Heartworm is a relatively common parasitic infection that affects cats and dogs alike. The potentially fatal condition is especially prevalent in cats that reside in locales with high mosquito populations. To keep your kitty safe, memorize all of the disease's key symptoms, from excessive coughing to dramatic weight loss.
Nasal Congestion and Sneezing
If your precious pet's nose seems to be all stuffed up, it could definitely be a result of heartworm disease. The condition is associated with lung damage and often brings upon uncomfortable respiratory symptoms that are similar to those of allergic bronchitis and asthma -- think nasal congestion, excessive sneezing, wheezing, panting, coughing and labored breathing.
Upon noticing telltale signs like sneezing and nasal congestion, identifying other typical feline heartworm symptoms may be very useful. The more you know about heartworm's effects, the easier it will be for you to spot the ailment in your little one, if necessary! Cats that have heartworm often exhibit a reduced appetite and, as a result, weight loss. If you notice that your usually gluttonous kitty all of a sudden couldn't care less about her food bowl, pay attention and take action.
Nausea and vomiting are also common possibilities for kitties with heartworms. If you notice that for no apparent reason, your suffering fluffball seems to be randomly throwing up left and right, investigate the situation without further ado.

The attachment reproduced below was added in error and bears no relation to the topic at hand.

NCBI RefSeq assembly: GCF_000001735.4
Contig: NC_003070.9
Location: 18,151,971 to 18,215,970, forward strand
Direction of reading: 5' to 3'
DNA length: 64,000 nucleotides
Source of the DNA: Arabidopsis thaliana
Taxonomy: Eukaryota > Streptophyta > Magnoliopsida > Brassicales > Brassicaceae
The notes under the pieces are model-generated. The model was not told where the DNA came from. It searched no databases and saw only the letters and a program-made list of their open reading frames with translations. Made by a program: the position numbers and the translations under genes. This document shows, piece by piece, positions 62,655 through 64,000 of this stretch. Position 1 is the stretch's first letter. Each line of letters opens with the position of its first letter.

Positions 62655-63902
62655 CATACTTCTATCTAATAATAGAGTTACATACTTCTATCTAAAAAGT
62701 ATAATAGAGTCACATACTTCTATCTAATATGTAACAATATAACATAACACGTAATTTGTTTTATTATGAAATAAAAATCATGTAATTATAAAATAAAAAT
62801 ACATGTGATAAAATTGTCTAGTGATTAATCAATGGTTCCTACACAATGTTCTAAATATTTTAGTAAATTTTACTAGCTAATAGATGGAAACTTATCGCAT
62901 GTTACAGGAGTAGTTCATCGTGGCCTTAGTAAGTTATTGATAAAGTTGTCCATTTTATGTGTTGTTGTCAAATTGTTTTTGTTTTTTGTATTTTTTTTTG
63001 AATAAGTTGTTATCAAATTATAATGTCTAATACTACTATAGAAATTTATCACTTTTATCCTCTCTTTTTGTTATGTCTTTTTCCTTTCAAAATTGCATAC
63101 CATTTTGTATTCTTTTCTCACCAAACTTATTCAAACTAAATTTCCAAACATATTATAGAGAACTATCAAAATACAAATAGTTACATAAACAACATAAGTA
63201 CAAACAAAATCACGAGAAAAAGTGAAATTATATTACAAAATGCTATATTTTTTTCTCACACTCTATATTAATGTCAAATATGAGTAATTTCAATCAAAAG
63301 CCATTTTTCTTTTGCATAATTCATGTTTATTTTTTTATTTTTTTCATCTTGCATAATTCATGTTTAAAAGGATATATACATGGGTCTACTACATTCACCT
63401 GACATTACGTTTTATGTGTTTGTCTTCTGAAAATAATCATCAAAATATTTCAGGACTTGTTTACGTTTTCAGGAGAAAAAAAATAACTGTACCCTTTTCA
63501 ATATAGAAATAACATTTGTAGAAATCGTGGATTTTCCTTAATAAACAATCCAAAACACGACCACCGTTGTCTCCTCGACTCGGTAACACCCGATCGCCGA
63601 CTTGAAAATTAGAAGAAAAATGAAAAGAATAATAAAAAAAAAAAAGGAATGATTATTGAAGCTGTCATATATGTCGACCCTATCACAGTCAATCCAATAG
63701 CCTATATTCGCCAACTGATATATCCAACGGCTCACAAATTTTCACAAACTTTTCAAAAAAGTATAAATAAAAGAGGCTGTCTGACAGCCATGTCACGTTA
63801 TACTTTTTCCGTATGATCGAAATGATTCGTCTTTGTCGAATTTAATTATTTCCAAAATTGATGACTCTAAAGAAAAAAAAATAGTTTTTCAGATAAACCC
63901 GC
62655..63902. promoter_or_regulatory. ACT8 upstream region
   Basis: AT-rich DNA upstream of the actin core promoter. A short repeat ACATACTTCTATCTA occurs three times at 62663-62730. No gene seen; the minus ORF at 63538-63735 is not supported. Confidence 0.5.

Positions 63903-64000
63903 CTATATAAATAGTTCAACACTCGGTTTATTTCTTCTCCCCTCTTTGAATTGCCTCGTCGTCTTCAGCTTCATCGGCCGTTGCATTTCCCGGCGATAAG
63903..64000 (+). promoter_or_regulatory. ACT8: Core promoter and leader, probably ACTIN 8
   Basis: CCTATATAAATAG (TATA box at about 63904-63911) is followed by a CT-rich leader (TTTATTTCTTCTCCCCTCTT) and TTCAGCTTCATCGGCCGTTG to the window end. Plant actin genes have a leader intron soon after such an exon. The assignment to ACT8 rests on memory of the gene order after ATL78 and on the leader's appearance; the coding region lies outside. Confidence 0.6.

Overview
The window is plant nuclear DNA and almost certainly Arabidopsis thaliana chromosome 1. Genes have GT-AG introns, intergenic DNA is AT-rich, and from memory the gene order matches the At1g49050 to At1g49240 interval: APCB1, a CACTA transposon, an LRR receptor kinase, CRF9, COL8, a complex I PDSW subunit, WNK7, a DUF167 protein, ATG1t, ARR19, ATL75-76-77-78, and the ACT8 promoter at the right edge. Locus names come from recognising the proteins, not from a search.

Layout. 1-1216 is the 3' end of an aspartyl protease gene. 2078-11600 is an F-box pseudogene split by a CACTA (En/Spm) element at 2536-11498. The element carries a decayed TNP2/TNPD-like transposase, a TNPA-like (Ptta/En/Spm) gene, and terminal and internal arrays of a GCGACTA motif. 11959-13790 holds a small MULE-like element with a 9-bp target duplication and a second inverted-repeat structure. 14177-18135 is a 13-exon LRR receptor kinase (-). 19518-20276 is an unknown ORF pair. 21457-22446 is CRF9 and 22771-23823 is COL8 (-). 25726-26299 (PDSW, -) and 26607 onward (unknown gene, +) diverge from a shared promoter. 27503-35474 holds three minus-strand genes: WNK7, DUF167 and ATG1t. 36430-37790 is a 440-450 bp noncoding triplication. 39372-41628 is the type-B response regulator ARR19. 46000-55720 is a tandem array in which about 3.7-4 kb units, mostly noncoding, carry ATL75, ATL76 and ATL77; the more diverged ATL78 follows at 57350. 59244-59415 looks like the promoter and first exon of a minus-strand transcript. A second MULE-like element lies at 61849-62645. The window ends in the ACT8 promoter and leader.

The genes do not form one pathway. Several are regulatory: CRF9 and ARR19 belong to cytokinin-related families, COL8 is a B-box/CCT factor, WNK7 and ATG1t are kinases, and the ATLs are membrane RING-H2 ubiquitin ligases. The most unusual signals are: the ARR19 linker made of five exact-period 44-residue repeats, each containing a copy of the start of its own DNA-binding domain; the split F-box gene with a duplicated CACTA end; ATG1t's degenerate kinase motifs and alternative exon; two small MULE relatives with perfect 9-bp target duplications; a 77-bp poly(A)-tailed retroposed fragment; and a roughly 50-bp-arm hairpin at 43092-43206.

In some cases, felines with heartworms exhibit absolutely no visible symptoms. Because of the hidden danger, it is important to regularly take your pet for veterinary examinations, with or without classic heartworm symptoms like sneezing and nasal congestion. If the infectious condition is ignored, it can bring upon very harmful consequences including collapse, blindness, seizures and even death. Don't take that chance. Take the risk of heartworms seriously, and make sure your cat receives regular and frequent veterinary attention.
Other Health Conditions
Nasal congestion and sneezing both can indicate many other health ailments in felines, as well. Never make quick assumptions about your kitty's health. Some medical conditions that are sometimes connected to congestion and sneezing are nasal tumors, allergies, feline herpes, dental disease, feline leukemia and acute congestive heart failure.
Always check with your veterinarian before changing your pet’s diet, medication, or physical activity routines. This information is not a substitute for a vet’s opinion.